ANNAPOLIS – Doctors’ insurance payments — which will rise by an average of 33 percent next year — are due Dec. 1, but it appears a special General Assembly session to solve the medical malpractice issue won’t be called before then.
“There’s no indication that this is going to be decided by Dec. 1,” said House Speaker Michael Busch, D-Anne Arundel, following an hour-and-a-half meeting with Gov. Robert Ehrlich and Senate President Thomas V. Mike Miller Jr., D-Calvert, Thursday.
Ehrlich, Miller and Busch agree a special session is needed, but disagree on how to solve the crisis that has physicians closing practices and canceling non-emergency surgeries in response to the escalating premiums. Without agreement on legislation to present to the Assembly, a special session is unlikely, the leaders have said.
The three leaders emerged separately — and with different interpretations of the result — from what the governor called a “tense” discussion.
Finding the money to offset premium costs continues to be a point of contention. Miller and Busch support using a 2 percent HMO tax to pay for the costs, but Ehrlich is resisting that proposal.
The governor “declared the HMO tax off the table,” Miller said. It appears money for the funding source will come from the general fund, he added.
But Ehrlich said, “That, in fact, is not the case,” and indicated several funds may be available. He declined to name the sources, “except to say that we do have one, and it’s not the HMO tax.”
Busch said he was confused by Ehrlich’s responses, saying he was also under the impression that money for any state premium payment account would come from the general fund.
“His staff indicated general fund money,” the speaker said. “The governor was adamant that the HMO tax was off the table, but if it’s not that, tell us what it is.”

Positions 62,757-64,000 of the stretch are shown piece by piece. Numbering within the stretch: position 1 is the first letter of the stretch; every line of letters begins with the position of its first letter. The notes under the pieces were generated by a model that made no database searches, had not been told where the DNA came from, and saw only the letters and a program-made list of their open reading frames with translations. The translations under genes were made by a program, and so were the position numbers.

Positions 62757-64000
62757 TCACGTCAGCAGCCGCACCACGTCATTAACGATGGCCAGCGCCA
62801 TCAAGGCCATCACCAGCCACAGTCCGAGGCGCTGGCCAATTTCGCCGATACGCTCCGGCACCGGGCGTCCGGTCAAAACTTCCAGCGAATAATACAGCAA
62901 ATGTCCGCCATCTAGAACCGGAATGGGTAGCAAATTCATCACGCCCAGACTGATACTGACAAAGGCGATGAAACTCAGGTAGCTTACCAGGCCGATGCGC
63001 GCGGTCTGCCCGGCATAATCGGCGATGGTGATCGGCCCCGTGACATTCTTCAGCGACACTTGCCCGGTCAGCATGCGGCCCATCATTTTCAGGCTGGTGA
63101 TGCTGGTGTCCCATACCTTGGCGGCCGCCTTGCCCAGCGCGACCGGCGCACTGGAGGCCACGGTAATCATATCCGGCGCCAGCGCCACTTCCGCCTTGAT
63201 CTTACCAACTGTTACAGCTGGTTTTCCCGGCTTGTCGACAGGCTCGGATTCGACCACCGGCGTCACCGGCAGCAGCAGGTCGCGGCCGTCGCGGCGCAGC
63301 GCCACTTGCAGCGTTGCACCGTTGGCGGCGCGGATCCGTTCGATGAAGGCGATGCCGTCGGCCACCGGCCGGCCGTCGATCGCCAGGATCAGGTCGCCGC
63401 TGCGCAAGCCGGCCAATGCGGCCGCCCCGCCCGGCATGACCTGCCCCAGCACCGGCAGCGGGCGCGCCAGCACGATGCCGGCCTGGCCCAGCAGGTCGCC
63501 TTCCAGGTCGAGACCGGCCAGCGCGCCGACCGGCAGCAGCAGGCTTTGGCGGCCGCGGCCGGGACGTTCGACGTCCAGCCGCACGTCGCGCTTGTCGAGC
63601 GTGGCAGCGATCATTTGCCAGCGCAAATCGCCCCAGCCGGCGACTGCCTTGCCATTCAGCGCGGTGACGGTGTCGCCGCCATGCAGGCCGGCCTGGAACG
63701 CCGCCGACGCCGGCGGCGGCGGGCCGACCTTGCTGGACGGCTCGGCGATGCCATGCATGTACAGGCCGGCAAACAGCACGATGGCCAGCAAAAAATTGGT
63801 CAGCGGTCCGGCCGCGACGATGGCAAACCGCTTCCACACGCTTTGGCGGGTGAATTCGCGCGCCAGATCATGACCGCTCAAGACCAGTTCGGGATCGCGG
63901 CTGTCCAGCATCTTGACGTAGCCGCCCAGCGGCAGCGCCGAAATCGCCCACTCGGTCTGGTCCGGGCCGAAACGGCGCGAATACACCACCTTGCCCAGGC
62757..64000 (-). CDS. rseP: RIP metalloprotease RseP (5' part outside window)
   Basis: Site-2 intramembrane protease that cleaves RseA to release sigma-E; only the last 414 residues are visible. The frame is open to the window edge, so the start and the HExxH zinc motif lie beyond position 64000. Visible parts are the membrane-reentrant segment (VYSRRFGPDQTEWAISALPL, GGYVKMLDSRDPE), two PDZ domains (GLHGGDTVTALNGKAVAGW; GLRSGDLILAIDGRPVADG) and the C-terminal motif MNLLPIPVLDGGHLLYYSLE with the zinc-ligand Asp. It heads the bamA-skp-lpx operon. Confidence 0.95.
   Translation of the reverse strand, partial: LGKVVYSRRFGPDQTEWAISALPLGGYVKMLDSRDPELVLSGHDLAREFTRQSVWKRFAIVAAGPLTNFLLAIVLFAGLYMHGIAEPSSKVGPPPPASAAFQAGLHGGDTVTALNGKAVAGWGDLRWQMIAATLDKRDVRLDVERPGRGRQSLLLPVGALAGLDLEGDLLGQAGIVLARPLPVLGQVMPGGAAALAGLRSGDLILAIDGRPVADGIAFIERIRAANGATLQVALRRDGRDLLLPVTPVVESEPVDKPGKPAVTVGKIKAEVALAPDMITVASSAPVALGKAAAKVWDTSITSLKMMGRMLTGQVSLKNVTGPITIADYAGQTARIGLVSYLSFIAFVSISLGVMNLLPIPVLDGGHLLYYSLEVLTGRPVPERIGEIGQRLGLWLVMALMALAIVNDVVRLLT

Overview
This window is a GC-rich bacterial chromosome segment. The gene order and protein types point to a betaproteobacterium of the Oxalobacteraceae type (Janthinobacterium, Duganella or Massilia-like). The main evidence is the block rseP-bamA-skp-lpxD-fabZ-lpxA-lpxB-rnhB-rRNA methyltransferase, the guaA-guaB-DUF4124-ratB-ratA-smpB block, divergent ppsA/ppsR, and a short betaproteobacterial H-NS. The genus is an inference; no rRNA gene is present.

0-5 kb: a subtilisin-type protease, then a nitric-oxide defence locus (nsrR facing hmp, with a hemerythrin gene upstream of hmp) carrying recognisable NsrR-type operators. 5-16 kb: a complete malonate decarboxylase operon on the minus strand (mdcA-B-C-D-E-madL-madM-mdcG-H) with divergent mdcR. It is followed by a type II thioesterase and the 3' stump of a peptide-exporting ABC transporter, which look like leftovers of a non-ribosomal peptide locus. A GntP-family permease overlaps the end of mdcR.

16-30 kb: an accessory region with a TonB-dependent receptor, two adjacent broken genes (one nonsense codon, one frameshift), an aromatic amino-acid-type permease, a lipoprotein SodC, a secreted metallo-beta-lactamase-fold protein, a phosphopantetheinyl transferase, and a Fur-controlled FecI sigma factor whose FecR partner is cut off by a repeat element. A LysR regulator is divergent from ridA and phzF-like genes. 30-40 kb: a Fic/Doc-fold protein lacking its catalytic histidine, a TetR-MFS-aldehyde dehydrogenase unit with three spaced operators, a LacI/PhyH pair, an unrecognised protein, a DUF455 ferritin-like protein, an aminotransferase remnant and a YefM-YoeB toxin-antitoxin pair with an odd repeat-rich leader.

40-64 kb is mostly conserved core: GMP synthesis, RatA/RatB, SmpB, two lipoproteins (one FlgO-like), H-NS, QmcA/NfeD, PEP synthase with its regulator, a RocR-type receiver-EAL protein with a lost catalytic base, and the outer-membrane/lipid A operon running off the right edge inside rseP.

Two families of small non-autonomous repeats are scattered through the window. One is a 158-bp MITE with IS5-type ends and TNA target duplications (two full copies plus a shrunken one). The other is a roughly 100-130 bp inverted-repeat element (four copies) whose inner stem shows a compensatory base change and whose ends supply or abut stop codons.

Miller and Busch last month rejected Ehrlich’s first draft of medical liability reform because it lacked necessary insurance components, including specification of a funding source.
Ehrlich said he will submit a revised version of his legislation next week, when unspecified discussions are planned. He added that he will meet with Miller and Busch Dec. 1, after the Senate medical malpractice task force makes its final recommendation that day.
Miller and Busch said the three leaders will meet again Wednesday.
Michael Preston, MedChi executive director, said he is “discouraged that our leaders are not moving at a faster pace.” He recounted the story of a Maryland doctor who is interviewing for a position in Virginia because it doesn’t look like anything is going to be solved.
Other physicians are waiting to see if Maryland officials can get something done before the end of next month.
Although doctors’ insurance payments are due Dec. 1, they have until the end of December before their policies are canceled. Therefore, Preston said, some doctors are holding off on payments or only paying a quarter of their costs, as they wait to see what happens.
Time is running out, he added, although he said he is hopeful the issue can be resolved early next month.
“If we get past that point,” he said, “we’re probably past the witching hour.”